Once upon a time, there was an events planner named Julie. She was very good at her job, but she tended to over-stress when the pressure was on. One day, when handling a very high-profile event, her boss sent her an email suggesting a series of last-minute changes to items Julie had already put in place. Julie, frustrated, forwarded the email to one of her colleagues, with a private note attached: “Why doesn’t she plan the event if she’s so damn perfect?” And then she hit… “Reply” instead of “Forward”.
Julie’s first reaction was to quit and find a job as a lighthouse keeper. Instead, this is what she did, and what you should do if you’re ever caught in a similar predicament.
Admit your mistake
The first step to moving past a mistake is to admit to it – and to apologize for it. Right away. the longer you wait to fess up, the harder it will be to fix it. In Julie’s case, the only thing to do was to go straight to her boss and apologize in person, simply and without pretense.
Whenever you apologize for a mistake, honesty is always the only policy. If you forgot to do something, tell your boss that you just straight up blanked out on the task and—if you have a good reason—explain why that happened. If you tried to take on a task and it didn’t go well, you shouldn’t have much to fear if you gave it your best effort. But don’t let big mistakes get bigger by pretending nothing happened.
And don’t forget to apologize to everyone else affected by your mistake. What you did may not be personal, but taking full responsibility and giving an earnest apology shows that you care about the goals and efforts of the people you work with.
Own your mistake
It may seem counterintuitive when you’re feeling bruised or embarrassed, but don’t avoid people. This will only keep your mistake in the spotlight. Stay engaged. Show that the mistake is not all you are. Be open, be accountable, and show that you are learning from your error.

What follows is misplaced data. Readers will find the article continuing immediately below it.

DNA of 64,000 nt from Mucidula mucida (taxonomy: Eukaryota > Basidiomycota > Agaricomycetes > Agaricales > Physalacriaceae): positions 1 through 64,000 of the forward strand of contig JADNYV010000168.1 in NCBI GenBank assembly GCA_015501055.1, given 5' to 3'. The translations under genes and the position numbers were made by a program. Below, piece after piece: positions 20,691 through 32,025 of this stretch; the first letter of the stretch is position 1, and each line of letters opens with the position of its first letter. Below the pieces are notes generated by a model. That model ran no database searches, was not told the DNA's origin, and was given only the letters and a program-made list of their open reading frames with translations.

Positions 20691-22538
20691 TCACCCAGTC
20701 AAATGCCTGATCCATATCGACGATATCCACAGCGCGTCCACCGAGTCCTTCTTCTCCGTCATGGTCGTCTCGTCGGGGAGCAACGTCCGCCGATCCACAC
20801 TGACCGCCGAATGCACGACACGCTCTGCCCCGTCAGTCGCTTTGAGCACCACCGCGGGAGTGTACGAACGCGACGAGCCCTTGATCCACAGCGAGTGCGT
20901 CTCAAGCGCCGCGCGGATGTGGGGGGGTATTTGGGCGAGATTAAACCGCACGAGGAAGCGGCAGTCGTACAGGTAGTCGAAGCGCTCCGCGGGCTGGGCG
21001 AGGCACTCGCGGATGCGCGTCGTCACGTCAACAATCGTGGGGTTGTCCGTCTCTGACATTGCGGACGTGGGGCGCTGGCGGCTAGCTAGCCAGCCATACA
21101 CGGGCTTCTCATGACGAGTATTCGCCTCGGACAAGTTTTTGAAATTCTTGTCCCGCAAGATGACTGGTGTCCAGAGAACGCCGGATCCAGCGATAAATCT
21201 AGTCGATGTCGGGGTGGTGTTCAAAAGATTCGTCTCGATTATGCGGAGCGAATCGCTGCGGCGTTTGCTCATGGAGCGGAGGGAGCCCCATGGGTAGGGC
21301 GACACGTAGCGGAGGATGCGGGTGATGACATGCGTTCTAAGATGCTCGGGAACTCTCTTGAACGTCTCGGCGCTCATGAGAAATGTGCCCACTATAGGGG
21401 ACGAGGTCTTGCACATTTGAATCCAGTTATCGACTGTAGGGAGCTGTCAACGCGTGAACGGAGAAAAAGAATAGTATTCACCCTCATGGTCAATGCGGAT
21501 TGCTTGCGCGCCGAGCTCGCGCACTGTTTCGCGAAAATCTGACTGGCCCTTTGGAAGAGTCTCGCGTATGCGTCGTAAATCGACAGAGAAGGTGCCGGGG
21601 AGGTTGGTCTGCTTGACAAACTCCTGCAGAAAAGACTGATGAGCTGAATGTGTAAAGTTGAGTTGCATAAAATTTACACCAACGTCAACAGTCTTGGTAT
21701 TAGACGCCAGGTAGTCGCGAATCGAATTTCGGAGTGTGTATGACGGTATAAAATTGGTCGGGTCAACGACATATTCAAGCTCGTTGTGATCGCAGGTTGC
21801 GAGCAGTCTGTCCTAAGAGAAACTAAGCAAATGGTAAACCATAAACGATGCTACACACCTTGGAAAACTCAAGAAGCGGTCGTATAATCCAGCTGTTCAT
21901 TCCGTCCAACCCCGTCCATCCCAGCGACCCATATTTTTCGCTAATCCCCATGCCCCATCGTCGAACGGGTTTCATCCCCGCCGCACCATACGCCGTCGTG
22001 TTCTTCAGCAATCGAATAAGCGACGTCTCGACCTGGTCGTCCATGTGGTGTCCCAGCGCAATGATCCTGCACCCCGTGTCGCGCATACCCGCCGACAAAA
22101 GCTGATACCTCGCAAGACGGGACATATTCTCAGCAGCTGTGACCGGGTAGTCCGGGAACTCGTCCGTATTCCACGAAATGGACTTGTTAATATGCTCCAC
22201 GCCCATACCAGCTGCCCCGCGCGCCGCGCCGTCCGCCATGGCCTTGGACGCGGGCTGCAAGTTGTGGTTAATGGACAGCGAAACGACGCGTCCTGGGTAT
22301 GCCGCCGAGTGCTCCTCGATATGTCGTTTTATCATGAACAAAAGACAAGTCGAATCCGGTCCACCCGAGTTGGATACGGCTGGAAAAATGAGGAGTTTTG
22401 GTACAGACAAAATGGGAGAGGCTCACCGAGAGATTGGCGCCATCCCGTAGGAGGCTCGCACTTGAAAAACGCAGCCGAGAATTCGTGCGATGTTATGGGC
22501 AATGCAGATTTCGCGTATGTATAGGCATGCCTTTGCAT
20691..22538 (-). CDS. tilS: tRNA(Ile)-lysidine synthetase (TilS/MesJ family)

And accept the consequences. You may lose trust. You may get a write-up in your HR file. (Julie certainly did.) The important thing is to accept the fallout without complaining. And be aware that people will be watching you for a while to come.
Make sure you understand how and why your mistake happened and how you can prevent it from happening in the future. Use it as an opportunity to learn and create new behavior patterns.
Fix your mistake
Do what it takes to rectify your mistake. Come up with multiple fixes for your mistake and pick the one you think is best. Have answers prepared for the questions your boss might ask. Give your boss your pick for the best solution, but have the other options fresh in your mind just in case. Even though you messed up, you can show your boss that you know how to fix it.
Sometimes the damage is serious and can’t be completely fixed, and if that’s the case, all you can do is try your very best to repair whatever you can to the best of your ability. That shows integrity. It’s the professional approach to a difficult problem.
Finally, you need to forgive yourself. Only then can you truly move past your error. Life is full of learning experiences and if you aren’t making mistakes, you’re not living!
Make a promise to yourself to not bring your mistake up over and over again. It’s been apologized for, owned, paid for, and your lesson’s been learned: it’s time to forget it and move on. And if someone else brings it up, make a joke about it. Like Julie: “Oh, that email thing? It was a great way to learn that’s there’s a really big difference between the ‘Reply’ and ‘Forward’ buttons.”
Seriously: everybody makes mistakes. You’re forgiven.